The PGA Championship will be the third week in May and is likely to come the week after the AT&T Byron Nelson and the week before Colonial.
The new Detroit event, which will be sponsored by Quicken Loans, will be in Washington’s slot two weeks after the U.S. Open. Quicken Loans officials were apparently confident enough that they’re in the rotation that they leaked the story to the Detroit Free Press last week.
If the Washington event does indeed go away, it will mark a remarkable fall from grace. When it first began in 2007 as a replacement for the International, it had all the makings of being one of the glamour non-major events on the schedule. The host was Tiger Woods, then at the height of his popularity and powers. The venue was Congressional Country Club, which has hosted the U.S. Open and the PGA Championship. With the 2011 Open scheduled for Congressional, it was agreed in advance that Aronimink, also a first-class track located outside Philadelphia, would host in 2010 and 2011.
But when Woods had his “accident” at the end of 2009, things began to fall apart—albeit slowly. First, AT&T announced it would pull out as sponsor when its contract was up in 2013. Then Congressional informed the Tiger Woods Foundation that it would not host beyond 2020, in part because members were no longer as excited about Woods but also because the USGA had said if Congressional wanted another U.S. Open it could not host a tour event.
The tournament became a nomad: one year at Congressional; one at Robert Trent Jones in northern Virginia; one at Avenel before the tour pulled out of Congressional to save money for this year’s event by holding it again at tour-owned Avenel.
Quicken Loans had signed up as a last-minute sponsor in 2014, but when the field got weaker each year and Woods was unable to play to cover-up that weakness the last two years, it pulled out, with owner Dan Gilbert telling the tour he’d consider returning, but only in Detroit, his home base.
With the Greenbrier now slated for the fall, John Deere is scheduled to move to the Fourth of July weekend, followed by Canada as the lead-in to the British Open. This should make RBC—which is the title sponsor both in Canada and at Hilton Head—happy and, assuming it provides a charter for players to get to Great Britain the way John Deere has done in past years, it should improve their field.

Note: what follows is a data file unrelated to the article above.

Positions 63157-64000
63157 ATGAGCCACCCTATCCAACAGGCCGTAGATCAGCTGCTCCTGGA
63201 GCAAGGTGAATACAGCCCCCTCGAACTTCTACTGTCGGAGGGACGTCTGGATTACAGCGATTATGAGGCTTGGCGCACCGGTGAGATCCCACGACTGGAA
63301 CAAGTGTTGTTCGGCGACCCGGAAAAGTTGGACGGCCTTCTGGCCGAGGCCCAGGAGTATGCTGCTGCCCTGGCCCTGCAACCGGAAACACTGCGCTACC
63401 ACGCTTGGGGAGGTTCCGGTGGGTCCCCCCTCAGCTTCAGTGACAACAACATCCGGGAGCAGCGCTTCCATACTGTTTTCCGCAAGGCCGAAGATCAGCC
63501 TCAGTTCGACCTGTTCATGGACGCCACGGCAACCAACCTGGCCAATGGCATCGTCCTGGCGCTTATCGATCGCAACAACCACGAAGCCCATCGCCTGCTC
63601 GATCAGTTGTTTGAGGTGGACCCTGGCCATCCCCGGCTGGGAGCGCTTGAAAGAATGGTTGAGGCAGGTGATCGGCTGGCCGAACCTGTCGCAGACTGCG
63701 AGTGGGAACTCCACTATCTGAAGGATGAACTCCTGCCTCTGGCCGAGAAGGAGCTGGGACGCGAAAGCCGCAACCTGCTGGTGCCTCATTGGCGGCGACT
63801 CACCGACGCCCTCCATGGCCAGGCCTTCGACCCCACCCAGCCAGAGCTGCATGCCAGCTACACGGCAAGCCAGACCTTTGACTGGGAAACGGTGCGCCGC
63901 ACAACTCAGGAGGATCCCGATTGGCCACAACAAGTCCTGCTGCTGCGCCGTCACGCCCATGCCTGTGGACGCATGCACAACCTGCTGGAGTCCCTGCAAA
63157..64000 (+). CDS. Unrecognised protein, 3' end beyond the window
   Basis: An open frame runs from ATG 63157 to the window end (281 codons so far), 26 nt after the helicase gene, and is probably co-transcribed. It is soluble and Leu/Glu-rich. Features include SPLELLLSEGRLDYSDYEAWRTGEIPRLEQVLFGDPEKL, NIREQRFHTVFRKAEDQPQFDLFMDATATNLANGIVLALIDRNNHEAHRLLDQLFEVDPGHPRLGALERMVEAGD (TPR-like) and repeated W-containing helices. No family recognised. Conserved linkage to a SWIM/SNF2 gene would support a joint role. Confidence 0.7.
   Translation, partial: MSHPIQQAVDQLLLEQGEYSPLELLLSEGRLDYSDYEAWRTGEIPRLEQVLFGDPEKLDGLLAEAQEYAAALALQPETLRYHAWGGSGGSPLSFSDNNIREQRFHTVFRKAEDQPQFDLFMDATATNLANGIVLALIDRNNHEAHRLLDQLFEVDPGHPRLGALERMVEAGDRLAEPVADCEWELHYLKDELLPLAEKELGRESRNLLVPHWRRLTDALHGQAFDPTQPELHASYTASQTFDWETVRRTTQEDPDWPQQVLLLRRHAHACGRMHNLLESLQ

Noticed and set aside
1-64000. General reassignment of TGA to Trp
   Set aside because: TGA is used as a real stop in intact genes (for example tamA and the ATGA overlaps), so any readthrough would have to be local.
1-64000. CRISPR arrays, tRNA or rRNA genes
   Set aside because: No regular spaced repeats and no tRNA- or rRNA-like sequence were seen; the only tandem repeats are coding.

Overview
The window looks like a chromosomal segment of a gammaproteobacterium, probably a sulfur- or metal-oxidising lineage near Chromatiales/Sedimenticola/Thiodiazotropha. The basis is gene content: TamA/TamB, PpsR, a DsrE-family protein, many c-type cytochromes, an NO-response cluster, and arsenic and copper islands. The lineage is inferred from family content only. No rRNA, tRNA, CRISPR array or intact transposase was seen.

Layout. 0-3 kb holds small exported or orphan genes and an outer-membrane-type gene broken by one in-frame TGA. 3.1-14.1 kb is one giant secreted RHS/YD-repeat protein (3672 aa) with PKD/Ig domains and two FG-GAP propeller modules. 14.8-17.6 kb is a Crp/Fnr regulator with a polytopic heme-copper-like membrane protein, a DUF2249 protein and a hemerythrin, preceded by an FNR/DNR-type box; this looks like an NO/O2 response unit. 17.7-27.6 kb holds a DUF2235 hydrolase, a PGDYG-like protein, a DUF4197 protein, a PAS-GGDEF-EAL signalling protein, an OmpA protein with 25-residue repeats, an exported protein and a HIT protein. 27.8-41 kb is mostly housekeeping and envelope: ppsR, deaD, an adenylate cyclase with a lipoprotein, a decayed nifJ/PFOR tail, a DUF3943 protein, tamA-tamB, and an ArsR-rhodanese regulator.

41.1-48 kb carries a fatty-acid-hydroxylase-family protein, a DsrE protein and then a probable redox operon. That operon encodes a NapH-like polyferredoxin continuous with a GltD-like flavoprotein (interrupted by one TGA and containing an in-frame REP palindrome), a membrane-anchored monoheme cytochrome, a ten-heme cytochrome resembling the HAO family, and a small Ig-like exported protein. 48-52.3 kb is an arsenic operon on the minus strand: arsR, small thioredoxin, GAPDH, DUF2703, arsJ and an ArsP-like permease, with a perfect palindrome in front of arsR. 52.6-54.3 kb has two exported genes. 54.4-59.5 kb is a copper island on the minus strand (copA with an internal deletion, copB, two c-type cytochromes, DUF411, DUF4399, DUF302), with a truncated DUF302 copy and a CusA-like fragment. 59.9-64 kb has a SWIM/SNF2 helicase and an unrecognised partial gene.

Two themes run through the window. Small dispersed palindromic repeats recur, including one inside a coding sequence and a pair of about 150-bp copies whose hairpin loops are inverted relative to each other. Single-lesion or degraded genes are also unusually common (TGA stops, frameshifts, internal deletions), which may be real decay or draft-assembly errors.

Memphis goes into Akron’s old post-British Open slot as a WGC event, followed by the Wyndham Championship in Greensboro, N.C.—still the “Last Chance Saloon,” as Ernie Els once called it for players trying to make the playoffs, ending the regular-season schedule. Then will come three weeks of playoffs.
There are still I’s to be dotted and T’s to be crossed, but it looks as if the lone major decision left is Houston or Minneapolis. The Houston people have been told they have until June 1 to produce a sponsor.
There is one other possibility if Houston finds a sponsor: move it to the fall, when the weather is far more temperate there than in June and give Minneapolis and 3M the June slot. The tour has more fall flexibility now with the playoffs ending by September 1.
But the most important change was the one announced last summer: the PGA Championship moving to May and The Players returning to March. The move means the four majors will be once a month, beginning with the Masters in April and ending with the British Open in July.
The rest of the schedule will be official very soon—late and very different.